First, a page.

Someone thought it necessary to report this to the council…..
In my twenties I read a fair bit of Hermann Hesse. All the main ones, The Glass Bead Game, Steppenwolf, Narcissus and Goldmund and several others. I think I re-read most of them in my thirties and, like the first time, I really only understood them as a story rather than anything deeper.
I read a few of E M Forster and George Orwell. I loved Orwell’s Keep The Aspidistra Flying – the cover evokes so many memories. There was a phase of Kingsley Amis – Take a Girl Like You, Lucky Jim, One Fat Englishman.Continue reading “When I was younger I read…”
Subtitled ‘Mass Incarceration in the Age of Colourblindness’, this wonderful book describes the truly shocking level of imprisonment in the USA, brought about by the ‘war on drugs’, and of how African-Americans have been most affected. It’s an eye-opening analysis and shatters any illusions that America has a healthy political or judicial system. Is it any wonder that someone like Trump can get elected! I’ve had my eyes opened. It’s a stunning read and highly recommended.
A full review can be found in this Guardian article.
This short article “19 Actual Statistics About America’s Prison System” by Laura Dimon succinctly shows how shocking it is.
So I get to Dorking station to find there’s a points failure and no trains in or out for an unknown period. A phone app tells me there’s a bus to Leatherhead which gets me part of the way home. On the bus a couple of lads with bright-coloured hair look worse for wear as I ease past the one with the sleepy head half across the corridor. Five minutes into the journey the lad falls out of his seat managing to fall flat on his back and looking dead to the world, whilst the other lad appears to be asleep across the seat. The bus driver pulls into the next bus stop and tries to wake the two lads, one who is still out of it on the floor. He has clearly met these two before and manages to get some alertness out of them and eventually to get them off the bus – coincidentally this is their stop. The driver repeatedly warns them to be careful crossing the dual carriageway, but they are so out of it they appear unaware of the warning. The bus drove off, leaving the two lads to their fate.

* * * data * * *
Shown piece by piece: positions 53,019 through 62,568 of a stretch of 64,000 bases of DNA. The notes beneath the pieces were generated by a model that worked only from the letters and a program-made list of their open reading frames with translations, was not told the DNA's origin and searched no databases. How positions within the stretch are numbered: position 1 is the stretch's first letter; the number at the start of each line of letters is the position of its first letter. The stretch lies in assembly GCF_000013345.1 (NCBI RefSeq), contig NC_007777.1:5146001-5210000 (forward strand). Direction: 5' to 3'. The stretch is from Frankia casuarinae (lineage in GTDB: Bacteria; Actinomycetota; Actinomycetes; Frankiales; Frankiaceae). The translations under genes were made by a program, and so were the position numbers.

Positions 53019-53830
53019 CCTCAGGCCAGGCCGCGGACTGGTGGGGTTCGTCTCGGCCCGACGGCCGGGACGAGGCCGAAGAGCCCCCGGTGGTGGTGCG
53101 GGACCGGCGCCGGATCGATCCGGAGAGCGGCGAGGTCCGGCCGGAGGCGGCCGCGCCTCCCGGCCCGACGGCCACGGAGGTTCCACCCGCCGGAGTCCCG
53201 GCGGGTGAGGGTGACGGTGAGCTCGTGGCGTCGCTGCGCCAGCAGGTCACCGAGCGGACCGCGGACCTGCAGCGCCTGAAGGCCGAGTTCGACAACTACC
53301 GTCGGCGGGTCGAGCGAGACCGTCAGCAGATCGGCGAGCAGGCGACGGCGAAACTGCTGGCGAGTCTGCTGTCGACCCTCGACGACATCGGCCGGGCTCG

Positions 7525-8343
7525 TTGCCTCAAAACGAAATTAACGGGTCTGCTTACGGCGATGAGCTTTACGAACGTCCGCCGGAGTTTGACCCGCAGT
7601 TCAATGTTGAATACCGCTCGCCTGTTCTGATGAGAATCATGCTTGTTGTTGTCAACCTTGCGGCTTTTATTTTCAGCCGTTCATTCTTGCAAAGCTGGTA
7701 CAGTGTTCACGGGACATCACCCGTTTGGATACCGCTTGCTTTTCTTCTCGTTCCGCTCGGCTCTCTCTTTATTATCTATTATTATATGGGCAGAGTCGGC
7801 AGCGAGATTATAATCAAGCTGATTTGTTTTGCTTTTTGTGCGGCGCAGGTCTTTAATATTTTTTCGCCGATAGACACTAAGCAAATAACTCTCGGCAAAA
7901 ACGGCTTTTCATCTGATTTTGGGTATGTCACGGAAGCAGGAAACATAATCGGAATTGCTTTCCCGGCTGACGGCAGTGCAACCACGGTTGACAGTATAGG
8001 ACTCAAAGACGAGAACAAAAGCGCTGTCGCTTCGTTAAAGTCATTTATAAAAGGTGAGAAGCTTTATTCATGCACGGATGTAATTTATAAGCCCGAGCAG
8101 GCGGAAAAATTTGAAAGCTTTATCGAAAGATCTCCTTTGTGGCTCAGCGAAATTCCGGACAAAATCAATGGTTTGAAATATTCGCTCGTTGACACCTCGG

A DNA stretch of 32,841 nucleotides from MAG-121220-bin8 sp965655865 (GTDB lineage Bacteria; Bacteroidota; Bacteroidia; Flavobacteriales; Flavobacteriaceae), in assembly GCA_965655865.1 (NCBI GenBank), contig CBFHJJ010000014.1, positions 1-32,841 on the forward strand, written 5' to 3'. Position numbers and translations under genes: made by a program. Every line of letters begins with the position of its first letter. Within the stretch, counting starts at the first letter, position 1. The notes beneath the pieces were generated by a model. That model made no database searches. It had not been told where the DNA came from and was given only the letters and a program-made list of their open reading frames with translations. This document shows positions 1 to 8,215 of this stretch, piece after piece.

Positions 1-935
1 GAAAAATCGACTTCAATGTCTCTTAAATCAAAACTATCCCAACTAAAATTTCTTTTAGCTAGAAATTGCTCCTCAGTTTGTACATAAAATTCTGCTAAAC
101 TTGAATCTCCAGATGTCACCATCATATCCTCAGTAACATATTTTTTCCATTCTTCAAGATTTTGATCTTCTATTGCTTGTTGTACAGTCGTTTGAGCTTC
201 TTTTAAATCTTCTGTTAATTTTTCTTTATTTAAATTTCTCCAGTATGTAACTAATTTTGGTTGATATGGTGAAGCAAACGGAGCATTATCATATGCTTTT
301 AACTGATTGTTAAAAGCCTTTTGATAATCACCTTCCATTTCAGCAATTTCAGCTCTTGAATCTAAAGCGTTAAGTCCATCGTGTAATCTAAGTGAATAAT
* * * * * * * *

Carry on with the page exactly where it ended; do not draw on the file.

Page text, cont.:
Genius. Give it a whirl. It’s a mere sixteen minutes, though it seems like sixty, but I’m sure you’ll be glad you did! And the YouTube comments are worth reading, too!!
A terrific, fun film. A great way to spend a couple of hours. Go see it!
The weather has deteriorated – I think it’s even worse in the West. Playing around with manual focus on my Sony RX100 I could get the raindrops on the window pane into focus. It’s just possible to make out the the reflection of the park in the raindrops (blown-up 2nd image).
Not many books and not a great range to choose from, though I can usually find one or two on my infrequent visits, but these are ridiculous prices for books at the Princess Alice Hospice charity shop in East Molesey.
Stasi Child is a crime / political thriller set in East Germany in the mid-seventies.